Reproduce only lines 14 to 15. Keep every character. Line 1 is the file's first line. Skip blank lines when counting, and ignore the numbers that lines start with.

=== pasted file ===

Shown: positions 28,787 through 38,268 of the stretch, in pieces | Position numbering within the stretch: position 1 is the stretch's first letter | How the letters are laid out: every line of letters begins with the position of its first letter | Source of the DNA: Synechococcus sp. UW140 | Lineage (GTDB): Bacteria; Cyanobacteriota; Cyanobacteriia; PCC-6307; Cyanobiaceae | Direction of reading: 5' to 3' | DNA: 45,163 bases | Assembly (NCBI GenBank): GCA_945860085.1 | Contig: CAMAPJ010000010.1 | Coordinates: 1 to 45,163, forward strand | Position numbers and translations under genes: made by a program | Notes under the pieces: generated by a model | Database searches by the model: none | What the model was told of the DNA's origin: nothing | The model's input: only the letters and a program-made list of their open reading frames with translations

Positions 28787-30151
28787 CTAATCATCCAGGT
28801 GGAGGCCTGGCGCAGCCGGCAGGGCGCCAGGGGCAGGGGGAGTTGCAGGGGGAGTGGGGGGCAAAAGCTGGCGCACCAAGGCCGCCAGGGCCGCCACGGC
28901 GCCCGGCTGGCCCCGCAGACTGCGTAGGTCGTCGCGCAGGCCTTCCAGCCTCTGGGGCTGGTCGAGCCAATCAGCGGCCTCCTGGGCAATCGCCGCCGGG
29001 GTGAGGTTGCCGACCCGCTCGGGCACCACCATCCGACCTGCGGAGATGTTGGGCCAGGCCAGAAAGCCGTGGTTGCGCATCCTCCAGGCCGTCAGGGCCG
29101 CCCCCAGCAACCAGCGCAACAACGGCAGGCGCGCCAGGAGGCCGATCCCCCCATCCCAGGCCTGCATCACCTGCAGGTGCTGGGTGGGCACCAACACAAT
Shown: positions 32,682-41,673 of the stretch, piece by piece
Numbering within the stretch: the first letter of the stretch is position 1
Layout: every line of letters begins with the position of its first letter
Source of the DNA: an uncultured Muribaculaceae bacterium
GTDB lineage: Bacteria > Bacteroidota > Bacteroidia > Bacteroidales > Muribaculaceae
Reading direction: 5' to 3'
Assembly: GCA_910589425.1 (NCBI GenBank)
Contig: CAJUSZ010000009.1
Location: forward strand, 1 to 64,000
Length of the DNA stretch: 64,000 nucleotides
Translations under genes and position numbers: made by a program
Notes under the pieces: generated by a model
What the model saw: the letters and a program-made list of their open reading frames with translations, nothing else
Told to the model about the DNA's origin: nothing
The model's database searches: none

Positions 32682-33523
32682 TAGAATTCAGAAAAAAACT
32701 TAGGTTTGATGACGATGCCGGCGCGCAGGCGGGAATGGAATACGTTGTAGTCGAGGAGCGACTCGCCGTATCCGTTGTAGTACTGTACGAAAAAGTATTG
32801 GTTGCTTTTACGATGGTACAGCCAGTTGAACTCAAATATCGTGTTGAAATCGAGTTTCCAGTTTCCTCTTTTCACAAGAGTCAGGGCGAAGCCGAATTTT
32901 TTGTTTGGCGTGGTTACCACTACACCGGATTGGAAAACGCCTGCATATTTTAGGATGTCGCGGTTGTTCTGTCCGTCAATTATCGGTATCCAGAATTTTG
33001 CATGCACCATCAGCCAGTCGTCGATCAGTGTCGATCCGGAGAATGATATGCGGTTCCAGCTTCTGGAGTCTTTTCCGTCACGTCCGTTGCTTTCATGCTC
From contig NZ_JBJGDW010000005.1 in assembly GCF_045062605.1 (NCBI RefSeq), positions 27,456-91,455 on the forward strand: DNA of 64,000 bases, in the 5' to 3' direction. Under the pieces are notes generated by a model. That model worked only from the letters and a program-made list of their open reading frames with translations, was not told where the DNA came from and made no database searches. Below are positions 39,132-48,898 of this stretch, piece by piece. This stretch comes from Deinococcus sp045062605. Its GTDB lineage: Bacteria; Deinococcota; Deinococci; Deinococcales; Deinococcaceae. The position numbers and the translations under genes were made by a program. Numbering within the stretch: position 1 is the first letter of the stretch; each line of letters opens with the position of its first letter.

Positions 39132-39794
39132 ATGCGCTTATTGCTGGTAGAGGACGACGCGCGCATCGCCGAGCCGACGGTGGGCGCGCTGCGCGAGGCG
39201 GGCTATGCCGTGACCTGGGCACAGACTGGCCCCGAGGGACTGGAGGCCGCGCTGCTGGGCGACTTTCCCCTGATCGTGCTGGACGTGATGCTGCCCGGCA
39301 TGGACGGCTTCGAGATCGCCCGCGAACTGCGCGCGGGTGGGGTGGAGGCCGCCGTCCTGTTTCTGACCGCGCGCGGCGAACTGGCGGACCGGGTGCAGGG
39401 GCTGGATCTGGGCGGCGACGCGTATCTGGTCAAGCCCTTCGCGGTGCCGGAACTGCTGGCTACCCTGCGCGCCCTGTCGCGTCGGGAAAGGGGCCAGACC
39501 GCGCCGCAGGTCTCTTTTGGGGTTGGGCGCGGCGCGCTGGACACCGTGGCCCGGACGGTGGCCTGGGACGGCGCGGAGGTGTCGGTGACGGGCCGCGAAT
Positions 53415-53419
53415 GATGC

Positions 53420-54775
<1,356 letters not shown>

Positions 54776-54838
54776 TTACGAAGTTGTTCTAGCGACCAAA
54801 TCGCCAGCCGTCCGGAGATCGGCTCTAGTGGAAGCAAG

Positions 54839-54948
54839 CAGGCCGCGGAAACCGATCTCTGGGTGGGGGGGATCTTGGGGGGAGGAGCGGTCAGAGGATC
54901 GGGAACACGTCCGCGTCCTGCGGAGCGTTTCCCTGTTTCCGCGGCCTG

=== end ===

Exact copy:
Assembly: GCA_910589425.1 (NCBI GenBank)
Contig: CAJUSZ010000009.1